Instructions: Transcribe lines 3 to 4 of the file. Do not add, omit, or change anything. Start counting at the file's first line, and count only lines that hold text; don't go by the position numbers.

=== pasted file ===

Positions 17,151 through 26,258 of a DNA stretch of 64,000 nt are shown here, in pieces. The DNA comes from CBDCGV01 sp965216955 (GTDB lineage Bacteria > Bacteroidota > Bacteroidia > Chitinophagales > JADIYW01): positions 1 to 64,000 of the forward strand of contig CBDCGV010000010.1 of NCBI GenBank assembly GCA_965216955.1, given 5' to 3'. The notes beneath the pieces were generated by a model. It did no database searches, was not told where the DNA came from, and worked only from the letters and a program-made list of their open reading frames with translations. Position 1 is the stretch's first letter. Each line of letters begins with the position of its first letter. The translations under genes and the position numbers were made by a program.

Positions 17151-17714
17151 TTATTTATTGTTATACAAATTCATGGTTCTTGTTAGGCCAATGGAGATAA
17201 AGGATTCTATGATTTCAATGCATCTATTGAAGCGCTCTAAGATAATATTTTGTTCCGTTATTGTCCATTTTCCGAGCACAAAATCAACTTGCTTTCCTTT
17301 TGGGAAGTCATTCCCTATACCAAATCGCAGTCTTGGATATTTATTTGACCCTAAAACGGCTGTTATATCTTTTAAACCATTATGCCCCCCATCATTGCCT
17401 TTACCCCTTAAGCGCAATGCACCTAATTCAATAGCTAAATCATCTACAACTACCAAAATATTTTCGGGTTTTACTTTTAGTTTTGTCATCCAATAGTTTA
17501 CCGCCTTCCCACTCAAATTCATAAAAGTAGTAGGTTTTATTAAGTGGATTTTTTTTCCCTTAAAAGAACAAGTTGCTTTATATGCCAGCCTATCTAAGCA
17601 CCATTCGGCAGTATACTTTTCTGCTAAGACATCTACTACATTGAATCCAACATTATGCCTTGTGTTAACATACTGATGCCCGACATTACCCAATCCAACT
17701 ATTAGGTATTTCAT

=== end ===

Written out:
17151 TTATTTATTGTTATACAAATTCATGGTTCTTGTTAGGCCAATGGAGATAA
17201 AGGATTCTATGATTTCAATGCATCTATTGAAGCGCTCTAAGATAATATTTTGTTCCGTTATTGTCCATTTTCCGAGCACAAAATCAACTTGCTTTCCTTT